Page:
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European Union Aviation Safety Agency facts for kids

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European Union Aviation Safety Agency
EASA Logo.svg
EASA Headquarters - EASA Direktion.jpg
The offices of the agency in Cologne, Germany
Agency overview
Formed 12 July 2002 (2002-07-12)
Jurisdiction EU and EFTA members
Headquarters Cologne, Germany
Agency executive
  • Luc Tytgat (acting), executive director
Key document
  • Regulation (EU) 2018/1139

The European Union Aviation Safety Agency (EASA) is an agency of the European Commission with responsibility for civil aviation safety in the European Union. It carries out certification, regulation and standardisation and also performs investigation and monitoring. It collects and analyses safety data, drafts and advises on safety legislation and co-ordinates with similar organisations in other parts of the world.

The idea of a European-level aviation safety authority goes back to 1996, but the agency was legally established only in 2002; it began its work in 2003.


Based in Cologne, Germany, the agency was created on 15 July 2002 as the "European Aviation Safety Agency", and reached full functionality in 2008, taking over functions of the Joint Aviation Authorities. It was renamed the "European Union Aviation Safety Agency" in 2018. European Free Trade Association countries participate in the agency. The United Kingdom was a member until the end of the Brexit transition period on 31 December 2020.

The responsibilities of the agency include the analysis and research of safety parameters, authorizing foreign operators, and advising the European Commission on the drafting of EU legislation. It also implements and monitors safety rules (including inspections in the member states), gives type certification of aircraft and components, and approves organisations involved in the design, manufacture and maintenance of aeronautical products.

As part of Single European Sky II (SES-II), an initiative to standardize and coordinate all air traffic control over the EU, the agency has been given additional tasks, which were implemented before 2013. Since 4 December 2012, EASA is able to certify functional airspace blocks if more than three parties are involved.

The EU commission is proposing to further expand EASA mandate to act the European Performance Review Board, with a clear separation of National Supervisory Agencies and Air Navigation Service Providers

In 2012, the European Court of Auditors (ECA) found that the agency did not have an agency-specific conflict of interest policy and procedures. EASA did not obtain or assess the declarations of interest for staff, management board, board of appeal and experts. In its report, ECA declared that:

The worst performer among the four was the EASA, based in Cologne, which failed in all four areas that the report analyzed – on experts, staff, management board, and board of appeals.

It was recommended that the organization adopt its own ethical standards because the then-existing condition exposed the agency to a substantial crisis of credibility as well as the incidence of favoritism and conflict of interest. For member-countries and other stakeholders, fairness is of paramount importance. This is because the European Union has been increasingly strengthening EASA's role, giving the agency independence. A discussion regarding the permission for the agency to impose financial penalties for safety violations is also underway.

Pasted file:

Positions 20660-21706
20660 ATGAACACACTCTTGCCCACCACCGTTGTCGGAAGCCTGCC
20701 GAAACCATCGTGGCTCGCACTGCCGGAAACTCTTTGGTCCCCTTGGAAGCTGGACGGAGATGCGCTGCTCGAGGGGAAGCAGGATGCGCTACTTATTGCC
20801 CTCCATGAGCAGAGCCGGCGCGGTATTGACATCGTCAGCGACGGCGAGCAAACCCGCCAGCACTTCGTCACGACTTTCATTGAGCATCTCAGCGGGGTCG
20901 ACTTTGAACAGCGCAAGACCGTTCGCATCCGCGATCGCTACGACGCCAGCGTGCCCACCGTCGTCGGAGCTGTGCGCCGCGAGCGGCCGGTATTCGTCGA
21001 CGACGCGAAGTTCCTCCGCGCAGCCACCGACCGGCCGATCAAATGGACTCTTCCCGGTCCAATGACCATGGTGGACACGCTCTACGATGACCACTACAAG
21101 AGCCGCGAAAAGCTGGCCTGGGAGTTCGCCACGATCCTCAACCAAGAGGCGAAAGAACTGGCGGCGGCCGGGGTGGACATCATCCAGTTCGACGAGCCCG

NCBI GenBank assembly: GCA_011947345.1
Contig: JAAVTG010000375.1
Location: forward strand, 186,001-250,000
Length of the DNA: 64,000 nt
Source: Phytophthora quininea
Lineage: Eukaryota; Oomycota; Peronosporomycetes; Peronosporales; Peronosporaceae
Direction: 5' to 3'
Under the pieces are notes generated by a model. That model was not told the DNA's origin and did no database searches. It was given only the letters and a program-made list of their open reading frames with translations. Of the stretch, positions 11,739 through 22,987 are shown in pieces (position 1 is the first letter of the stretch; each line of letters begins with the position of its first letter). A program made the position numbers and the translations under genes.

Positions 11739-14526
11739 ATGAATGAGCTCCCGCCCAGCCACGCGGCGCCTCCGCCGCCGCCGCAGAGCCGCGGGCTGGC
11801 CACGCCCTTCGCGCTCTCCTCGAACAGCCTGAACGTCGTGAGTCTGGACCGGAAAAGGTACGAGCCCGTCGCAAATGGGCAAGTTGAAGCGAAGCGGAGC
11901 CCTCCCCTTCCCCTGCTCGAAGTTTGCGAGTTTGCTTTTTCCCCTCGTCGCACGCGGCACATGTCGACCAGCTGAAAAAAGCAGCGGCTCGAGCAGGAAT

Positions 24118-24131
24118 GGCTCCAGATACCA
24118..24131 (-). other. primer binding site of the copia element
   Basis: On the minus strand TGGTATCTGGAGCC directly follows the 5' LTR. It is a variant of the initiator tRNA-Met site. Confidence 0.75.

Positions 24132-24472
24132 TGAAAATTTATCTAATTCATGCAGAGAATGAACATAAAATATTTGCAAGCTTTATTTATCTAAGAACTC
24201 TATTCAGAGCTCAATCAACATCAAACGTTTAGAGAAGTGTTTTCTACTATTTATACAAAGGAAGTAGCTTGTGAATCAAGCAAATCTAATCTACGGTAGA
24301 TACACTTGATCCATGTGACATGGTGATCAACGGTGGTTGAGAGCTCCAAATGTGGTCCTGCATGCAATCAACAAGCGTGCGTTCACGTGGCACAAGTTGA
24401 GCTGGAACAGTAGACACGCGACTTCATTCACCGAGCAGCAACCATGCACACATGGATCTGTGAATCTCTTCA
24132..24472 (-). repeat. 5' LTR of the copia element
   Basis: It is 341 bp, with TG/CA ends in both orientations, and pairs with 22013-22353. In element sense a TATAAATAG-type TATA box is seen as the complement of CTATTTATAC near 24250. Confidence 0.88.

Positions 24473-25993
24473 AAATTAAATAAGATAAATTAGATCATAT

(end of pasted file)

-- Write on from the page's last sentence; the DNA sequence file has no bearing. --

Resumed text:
EASA is responsible for new type certificates and other design-related airworthiness approvals for aircraft, engines, propellers and parts. EASA works with the EU member states' civil aviation authorities (CAAs) but has taken over many of their functions in the interest of aviation standardisation across the EU and in the non-EU member Turkey. EASA is also responsible for assisting the European Commission in negotiating international harmonisation agreements with the "rest of the world" on behalf of the EU member states, and it concludes technical agreements at a working level directly with its counterparts around the world such as the US Federal Aviation Administration (FAA). EASA also sets policy for aeronautical repair stations (Part 145 organisations in Europe and the US, also known as Part 571 organisations in Canada) and issues repair station certificates for repair stations located outside the EU, which permit foreign repair stations to perform work that is acceptable to the EU on its aircraft). EASA has developed regulations for air operations, flight crew licensing and non-EU aircraft used in the EU, which applied since the required European legislation to expand the agency's remit entered into force. The legislation was published on 19 March 2008.

EASA has had its scope enlarged, as part of the new delegation in 2018, to also cover UAVs. The first 2 regulations (EU DR 2019-945 & EU IR 947) for drones were effective by 30 December 2019 in order for them to also cover the UK (Brexit).

Annual safety review

The agency publishes an annual safety review with statistics on European and worldwide civil aviation safety. Some information derives from the International Civil Aviation Organization and the NLR Air Transport Safety Institute.